A Historic Christmas Tale, a Modern Classic
The year is 1864 and the Civil War is raging within sight of Washington, DC. It has been almost a year since the Emancipation Proclamation went into effect. It will be almost another year before the Civil War ends and the Emancipation Proclamation is read in Texas. However, on Christmas Eve, all this and Lincoln’s assassination are yet to come. And yet the seeds for one of the greatest victories and tragedies in American history will be laid to ground this night.
Paula Vogel’s “A Civil War Christmas,” now on stage at The Diversionary Theatre, is probably one of the most relevant and brilliant productions of the 2015 Winter Season. Created as a combination reading and Christmas Carol selection, Vogel’s play takes a deep and touching look at the themes of hope, race, class and diversity that infuse American society and inform our culture even today.
Beautifully directed by Kim Strassburger, the ensemble cast is uniformly excellent. Each has a major role and a host of minor characters, easily identified by seamless transitions with hats, boy postures or gestures. Characters move in and out, James Wilkes Booth conspires against Lincoln, a former slave girl gets lost in the snow. Robert E. Lee and Ulysses S. Grant camp among their men. Of special mention are Skyler Sullivan as Lincoln and Annie Hinton as Mary Todd Lincoln, who imbue their characters with a sort of tragic dignity. Hinton’s Mary Todd Lincoln is especially nuanced as Lincoln’s mentally unstable wife, haunted by a dead son, with family loyal to the Confederate cause.
Taylor Henderson and Durwood Murray inhabit two of the more fascinating characters in the ensemble, bringing them to exquisite life and providing the White balanced narratives of the Lincolns and the Union Army a much needed African-American story line, filling in the basic Civil War story with the little known figures who were also there: freemen and women, escaped slaves, soldiers and statesmen.
Henderson plays Elizabeth Keckley, dressmaker and close confidante of Mrs. Lincoln. A former slave who bought her freedom, Keckley became the elegant go-to designer for all of Washington, D.C. Henderson’s Keckley is sweetness and elegance underlined with steel. Like the First Lady, she is haunted by a dead son and pursued by the needs of the living. In contrast, Murray’s character, Decatur Bronson, is a composite of two known Union soldiers who received the Medal of Honor. Bronson is brusque and scarred by the loss of his wife, taken by fleeing Confederate soldiers. Murray gives Bronson his due, but as Bronson learns that revenge often eats the messenger, Murray carefully plays out Bronson’s transition till his moment of epiphany, that moment that gives him back his humanity.
Adam Cuppy has perhaps the best comedic timing of the ensemble, but it is as Union soldier Moise Levy that Cuppy shines. Visited by Mary Todd Lincoln incognito, Levy stands in for the Jewish soldiers who also served. Based in part on the real Moise Levy, taken prisoner by the Confederates, Cuppy’s Levy confuses the First Lady at first since her experience with non-Christians has been limited. But soon both are brought together by the need to witness Levy’s death.
Brian Bose, seen recently in a limited role in “Twelfth Night” at the Old Globe, gets a meatier, well-deserved Christmas time role as President Lincoln’s aide and Cabinet member. Bose brings excellent times to his role as aide and switches beautifully to a wide variety of minor parts. Tanika Baptiste and Cashae Monya also have multiple roles but their most poignant portrayals are those of Hannah and her daughter, Jessa, former slaves afraid of recapture. Their journey to Washington, D.C., and Jessa’s near death from the cold, are a good counterpoint to the White House Christmas party. Likewise, Julia Nardi-Loving plays a variety of parts but it is as the young, underage Confederate soldier Raz that Nardi-Loving is the strongest, as Raz stares down Decatur Bronson’s gun, Nardi-Loving and Murray work in perfect sync towards their mutual redemption.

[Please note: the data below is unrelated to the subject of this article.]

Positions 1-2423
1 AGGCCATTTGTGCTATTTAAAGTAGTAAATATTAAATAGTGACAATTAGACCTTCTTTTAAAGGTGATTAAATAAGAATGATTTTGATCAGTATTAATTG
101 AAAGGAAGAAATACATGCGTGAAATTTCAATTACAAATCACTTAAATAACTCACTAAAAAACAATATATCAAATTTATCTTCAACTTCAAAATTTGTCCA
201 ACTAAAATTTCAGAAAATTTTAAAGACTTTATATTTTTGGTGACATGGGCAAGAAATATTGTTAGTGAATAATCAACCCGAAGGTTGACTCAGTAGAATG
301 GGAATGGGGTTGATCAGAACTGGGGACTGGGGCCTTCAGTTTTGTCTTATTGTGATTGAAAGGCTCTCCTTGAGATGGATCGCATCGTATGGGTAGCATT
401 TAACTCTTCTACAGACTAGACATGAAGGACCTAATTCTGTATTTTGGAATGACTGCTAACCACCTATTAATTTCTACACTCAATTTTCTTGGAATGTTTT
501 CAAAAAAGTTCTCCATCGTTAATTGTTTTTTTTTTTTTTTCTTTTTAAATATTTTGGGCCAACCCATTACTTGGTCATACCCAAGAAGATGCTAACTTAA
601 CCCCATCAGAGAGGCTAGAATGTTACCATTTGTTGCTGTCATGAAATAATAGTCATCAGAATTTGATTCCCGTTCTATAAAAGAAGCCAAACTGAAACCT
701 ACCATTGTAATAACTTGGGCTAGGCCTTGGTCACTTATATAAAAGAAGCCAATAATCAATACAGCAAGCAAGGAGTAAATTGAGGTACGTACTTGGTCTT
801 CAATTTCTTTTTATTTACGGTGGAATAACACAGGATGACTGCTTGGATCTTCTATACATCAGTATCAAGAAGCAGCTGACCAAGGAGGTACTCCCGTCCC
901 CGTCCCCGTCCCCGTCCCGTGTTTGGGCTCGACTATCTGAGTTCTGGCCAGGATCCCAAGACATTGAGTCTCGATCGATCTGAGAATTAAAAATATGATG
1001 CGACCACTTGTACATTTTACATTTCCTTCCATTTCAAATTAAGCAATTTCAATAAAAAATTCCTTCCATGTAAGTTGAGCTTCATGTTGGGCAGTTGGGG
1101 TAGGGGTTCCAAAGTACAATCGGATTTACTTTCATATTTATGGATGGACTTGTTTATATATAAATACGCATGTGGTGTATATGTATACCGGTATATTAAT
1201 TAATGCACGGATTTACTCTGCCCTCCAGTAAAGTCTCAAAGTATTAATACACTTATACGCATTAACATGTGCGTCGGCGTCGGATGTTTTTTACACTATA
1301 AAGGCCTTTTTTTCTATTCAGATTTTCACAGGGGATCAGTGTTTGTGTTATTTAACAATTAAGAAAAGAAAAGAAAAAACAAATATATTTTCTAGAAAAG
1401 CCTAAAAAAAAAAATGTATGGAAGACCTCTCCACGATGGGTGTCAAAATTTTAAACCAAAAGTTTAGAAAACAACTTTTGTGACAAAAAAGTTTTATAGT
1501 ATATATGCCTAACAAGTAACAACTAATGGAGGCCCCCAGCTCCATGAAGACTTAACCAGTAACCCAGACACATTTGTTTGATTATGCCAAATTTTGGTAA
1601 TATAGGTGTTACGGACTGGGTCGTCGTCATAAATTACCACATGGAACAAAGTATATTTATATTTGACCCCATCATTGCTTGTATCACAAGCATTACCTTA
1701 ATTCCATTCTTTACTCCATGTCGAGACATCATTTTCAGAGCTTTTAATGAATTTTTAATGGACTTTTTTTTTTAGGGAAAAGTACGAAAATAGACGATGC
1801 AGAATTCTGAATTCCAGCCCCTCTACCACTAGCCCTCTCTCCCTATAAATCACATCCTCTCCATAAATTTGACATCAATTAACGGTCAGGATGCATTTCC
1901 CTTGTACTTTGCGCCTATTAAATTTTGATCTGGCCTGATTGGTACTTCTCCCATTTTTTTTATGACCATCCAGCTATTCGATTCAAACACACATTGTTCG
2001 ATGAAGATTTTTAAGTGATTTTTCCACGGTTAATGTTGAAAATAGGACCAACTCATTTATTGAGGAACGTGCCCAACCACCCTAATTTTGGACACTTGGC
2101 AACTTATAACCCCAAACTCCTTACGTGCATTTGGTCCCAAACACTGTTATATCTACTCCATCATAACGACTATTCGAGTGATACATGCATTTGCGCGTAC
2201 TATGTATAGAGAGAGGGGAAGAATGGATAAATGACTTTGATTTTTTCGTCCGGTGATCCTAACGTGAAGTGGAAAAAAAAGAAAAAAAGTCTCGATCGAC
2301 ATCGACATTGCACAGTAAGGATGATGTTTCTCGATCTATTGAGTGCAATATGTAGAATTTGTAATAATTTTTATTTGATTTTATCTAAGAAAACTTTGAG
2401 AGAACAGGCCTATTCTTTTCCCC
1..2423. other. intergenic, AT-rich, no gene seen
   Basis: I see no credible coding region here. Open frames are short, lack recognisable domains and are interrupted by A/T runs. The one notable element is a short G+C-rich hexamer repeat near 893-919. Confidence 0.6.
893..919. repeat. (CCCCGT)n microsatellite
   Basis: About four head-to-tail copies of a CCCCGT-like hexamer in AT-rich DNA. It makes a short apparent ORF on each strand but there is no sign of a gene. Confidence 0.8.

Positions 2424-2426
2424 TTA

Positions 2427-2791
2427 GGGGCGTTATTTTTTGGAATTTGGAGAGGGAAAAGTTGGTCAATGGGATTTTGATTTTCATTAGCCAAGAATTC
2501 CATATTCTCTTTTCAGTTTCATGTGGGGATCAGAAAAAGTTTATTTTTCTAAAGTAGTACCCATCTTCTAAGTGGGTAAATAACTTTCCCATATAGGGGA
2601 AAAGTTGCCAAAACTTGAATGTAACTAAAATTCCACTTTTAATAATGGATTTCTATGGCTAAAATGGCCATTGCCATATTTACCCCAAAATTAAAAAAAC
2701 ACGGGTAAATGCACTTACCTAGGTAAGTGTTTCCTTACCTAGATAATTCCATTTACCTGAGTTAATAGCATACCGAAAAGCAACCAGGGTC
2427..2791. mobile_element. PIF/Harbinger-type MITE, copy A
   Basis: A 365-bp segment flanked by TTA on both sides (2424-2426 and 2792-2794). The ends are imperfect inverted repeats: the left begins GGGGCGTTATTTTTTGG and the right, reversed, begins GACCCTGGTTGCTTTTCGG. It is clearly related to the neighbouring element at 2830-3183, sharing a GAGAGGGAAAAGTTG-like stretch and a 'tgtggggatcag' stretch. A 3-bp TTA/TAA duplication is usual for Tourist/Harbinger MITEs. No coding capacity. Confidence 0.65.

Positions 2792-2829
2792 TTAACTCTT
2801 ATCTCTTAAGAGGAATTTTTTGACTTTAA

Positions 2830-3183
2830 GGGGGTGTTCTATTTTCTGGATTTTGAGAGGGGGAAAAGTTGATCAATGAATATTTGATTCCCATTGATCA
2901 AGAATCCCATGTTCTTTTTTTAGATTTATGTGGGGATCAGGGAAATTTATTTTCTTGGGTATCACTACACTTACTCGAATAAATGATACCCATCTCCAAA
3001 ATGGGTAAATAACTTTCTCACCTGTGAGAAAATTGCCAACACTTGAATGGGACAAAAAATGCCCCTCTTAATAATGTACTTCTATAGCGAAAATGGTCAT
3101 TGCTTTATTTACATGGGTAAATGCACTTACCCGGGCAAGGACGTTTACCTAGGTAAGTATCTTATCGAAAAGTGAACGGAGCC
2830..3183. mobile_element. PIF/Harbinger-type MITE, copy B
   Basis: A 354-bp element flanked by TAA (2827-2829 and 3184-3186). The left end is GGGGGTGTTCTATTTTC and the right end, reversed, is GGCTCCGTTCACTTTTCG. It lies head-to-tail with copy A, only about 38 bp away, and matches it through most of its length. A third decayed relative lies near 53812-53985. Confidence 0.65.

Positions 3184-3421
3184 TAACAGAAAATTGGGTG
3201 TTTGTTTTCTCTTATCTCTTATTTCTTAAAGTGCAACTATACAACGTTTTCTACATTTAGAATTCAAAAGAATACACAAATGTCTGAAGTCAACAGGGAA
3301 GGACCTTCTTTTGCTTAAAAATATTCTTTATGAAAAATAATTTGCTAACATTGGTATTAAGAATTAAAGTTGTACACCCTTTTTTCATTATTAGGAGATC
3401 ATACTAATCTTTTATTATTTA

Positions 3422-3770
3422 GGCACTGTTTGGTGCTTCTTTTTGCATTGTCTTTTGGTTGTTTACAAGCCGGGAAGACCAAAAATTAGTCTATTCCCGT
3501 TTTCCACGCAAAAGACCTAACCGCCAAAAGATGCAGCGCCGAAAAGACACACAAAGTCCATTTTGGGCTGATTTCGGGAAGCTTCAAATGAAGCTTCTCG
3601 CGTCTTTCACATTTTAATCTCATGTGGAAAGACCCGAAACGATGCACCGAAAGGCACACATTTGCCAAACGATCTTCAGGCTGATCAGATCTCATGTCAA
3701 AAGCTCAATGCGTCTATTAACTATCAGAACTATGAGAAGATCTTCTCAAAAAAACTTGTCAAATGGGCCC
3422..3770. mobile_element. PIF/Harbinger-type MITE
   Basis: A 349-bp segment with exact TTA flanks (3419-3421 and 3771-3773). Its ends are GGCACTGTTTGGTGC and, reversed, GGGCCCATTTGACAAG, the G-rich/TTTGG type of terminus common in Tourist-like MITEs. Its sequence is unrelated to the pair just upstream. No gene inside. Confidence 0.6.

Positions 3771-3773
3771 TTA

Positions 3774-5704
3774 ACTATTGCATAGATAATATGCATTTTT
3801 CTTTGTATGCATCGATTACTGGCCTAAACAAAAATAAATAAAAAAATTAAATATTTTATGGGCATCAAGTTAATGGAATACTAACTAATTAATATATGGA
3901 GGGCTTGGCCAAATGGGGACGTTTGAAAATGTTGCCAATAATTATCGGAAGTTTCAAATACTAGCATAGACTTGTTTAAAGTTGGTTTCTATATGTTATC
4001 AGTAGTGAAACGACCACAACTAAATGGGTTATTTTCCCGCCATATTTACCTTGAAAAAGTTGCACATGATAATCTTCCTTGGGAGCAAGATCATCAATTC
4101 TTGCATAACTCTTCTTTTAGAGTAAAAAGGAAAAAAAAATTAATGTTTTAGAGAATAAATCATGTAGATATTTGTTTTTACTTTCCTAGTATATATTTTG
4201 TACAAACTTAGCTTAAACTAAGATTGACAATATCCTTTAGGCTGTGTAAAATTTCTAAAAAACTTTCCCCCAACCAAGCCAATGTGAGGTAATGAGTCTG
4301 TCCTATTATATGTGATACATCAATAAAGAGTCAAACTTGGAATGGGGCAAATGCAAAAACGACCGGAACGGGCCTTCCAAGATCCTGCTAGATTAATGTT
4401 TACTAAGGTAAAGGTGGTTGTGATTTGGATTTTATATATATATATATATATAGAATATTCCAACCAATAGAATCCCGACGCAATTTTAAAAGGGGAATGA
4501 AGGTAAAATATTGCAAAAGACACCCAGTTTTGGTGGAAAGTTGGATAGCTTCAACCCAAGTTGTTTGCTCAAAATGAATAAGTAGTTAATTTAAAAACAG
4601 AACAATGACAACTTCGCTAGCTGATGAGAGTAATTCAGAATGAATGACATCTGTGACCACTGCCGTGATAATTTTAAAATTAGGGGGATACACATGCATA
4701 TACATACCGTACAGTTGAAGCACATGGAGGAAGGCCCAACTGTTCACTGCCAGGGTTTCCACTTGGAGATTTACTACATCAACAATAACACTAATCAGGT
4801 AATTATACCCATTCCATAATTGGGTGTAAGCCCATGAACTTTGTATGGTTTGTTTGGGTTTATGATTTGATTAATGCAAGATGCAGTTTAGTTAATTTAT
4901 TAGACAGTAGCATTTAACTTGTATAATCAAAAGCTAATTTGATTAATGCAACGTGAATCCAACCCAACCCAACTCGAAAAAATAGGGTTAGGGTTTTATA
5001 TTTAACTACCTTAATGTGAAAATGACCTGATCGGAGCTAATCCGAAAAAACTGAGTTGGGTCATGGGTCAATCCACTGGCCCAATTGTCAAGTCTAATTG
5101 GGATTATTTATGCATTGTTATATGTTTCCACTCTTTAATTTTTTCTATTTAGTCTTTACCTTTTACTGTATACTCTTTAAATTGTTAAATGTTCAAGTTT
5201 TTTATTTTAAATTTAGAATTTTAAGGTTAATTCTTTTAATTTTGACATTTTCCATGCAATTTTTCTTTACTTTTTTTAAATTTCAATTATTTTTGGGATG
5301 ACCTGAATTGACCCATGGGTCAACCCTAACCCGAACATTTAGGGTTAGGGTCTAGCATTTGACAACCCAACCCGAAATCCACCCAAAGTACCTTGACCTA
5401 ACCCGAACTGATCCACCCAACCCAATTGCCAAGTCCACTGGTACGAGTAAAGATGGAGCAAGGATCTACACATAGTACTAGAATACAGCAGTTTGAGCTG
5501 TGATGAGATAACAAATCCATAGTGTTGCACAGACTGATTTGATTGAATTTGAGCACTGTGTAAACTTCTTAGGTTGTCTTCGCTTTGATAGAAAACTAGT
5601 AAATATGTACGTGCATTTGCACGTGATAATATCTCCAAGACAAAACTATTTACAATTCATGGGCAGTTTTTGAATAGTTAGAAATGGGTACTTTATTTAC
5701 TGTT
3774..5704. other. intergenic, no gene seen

Designed as a generic Victorian parlor, the spare set by local set designer, Kristin Flores, gives this holiday play a certain universality. Flores keeps the focus on the actors in front of the antique white wall which goes partially opaque to reveal another choir, lit like an old daguerreotype, who support the singers in front. Flores has been making a name for herself of late with stunning sets for Culture Clash, and most recently for ‘Eternally Bad,” for Moxie Theatre.
Tim McKnight’s musical direction gives the play a deeply felt resonance from the simple Christmas carols most people are familiar with to the gorgeous and somewhat less well-known African-American spirituals, including the stunning, “Children Go Where I send Thee.” While not necessarily highly polished, sung in voices occasionally slightly off or somewhat raw, the cast gives the songs a realness and an emotional quality that hyper-polished deliveries usually lack. Many of the songs are beautifully supported by the Encore Vocal Ensemble and fiddler Kristopher Apple.
The final holidays have their traditions- the tree, holly, Tiny Tim and way too much sugar, all great in their own way. However, Vogel’s “A Civil War Christmas” gives those looking for a little more, a fresh holiday story- told of a snowy winter, on the edges of an all-consuming war- which has a strong, emotional connection for our times, 150 years later. And so too, does its message- of sought for hope, peace and a better year to come. Finishing the holiday season or ringing in the New Year, be sure to find time for this beautifully rendered show, you will be glad you saw it.
“A Civil War Christmas” runs through January 3rd at The Diversionary Theatre.